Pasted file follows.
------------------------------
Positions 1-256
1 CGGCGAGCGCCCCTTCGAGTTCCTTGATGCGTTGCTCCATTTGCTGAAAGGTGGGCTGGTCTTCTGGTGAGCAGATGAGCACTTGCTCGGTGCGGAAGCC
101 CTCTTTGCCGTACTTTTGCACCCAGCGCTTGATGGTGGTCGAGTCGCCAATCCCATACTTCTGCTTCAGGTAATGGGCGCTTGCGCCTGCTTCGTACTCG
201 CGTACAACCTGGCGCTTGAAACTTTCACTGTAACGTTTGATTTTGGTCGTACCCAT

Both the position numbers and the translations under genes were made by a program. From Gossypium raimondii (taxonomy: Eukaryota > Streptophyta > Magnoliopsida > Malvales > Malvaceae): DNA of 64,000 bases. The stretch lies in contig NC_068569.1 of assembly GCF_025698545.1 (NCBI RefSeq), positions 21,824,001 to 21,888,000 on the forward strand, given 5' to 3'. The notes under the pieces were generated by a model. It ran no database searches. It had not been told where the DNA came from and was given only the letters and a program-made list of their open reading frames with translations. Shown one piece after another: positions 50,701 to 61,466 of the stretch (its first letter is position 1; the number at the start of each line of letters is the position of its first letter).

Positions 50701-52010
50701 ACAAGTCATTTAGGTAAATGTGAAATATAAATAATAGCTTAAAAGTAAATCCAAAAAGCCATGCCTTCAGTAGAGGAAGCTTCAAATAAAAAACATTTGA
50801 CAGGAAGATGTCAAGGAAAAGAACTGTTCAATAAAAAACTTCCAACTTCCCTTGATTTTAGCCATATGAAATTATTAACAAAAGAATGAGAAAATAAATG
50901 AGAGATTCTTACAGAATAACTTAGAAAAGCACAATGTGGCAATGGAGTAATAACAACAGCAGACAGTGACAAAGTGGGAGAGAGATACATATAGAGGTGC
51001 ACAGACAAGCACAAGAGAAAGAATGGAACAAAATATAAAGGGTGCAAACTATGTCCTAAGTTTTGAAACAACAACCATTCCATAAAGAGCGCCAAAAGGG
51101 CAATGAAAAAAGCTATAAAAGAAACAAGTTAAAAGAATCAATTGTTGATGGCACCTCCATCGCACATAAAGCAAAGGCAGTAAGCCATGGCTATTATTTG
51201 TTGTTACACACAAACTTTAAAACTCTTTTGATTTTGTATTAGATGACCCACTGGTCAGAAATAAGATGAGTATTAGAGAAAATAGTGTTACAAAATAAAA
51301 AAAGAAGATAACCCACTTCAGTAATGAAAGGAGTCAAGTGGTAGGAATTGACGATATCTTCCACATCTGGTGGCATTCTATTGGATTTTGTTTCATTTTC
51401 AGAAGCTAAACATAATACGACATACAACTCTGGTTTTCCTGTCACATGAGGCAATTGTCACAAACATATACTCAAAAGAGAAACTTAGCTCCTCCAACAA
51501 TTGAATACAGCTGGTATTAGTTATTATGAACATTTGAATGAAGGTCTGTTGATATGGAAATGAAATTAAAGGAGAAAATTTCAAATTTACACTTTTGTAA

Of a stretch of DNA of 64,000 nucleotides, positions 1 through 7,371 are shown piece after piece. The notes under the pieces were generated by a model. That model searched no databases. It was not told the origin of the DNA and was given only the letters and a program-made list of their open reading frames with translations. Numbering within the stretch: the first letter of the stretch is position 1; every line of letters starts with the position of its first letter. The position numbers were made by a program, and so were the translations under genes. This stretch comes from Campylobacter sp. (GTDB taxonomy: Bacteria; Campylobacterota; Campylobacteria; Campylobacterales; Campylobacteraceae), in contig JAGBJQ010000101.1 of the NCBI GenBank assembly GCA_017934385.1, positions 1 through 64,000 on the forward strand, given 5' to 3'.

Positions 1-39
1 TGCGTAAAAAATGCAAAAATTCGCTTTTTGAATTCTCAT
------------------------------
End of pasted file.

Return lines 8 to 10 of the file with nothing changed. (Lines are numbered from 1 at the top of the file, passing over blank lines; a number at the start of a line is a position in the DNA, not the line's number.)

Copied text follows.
50801 CAGGAAGATGTCAAGGAAAAGAACTGTTCAATAAAAAACTTCCAACTTCCCTTGATTTTAGCCATATGAAATTATTAACAAAAGAATGAGAAAATAAATG
50901 AGAGATTCTTACAGAATAACTTAGAAAAGCACAATGTGGCAATGGAGTAATAACAACAGCAGACAGTGACAAAGTGGGAGAGAGATACATATAGAGGTGC
51001 ACAGACAAGCACAAGAGAAAGAATGGAACAAAATATAAAGGGTGCAAACTATGTCCTAAGTTTTGAAACAACAACCATTCCATAAAGAGCGCCAAAAGGG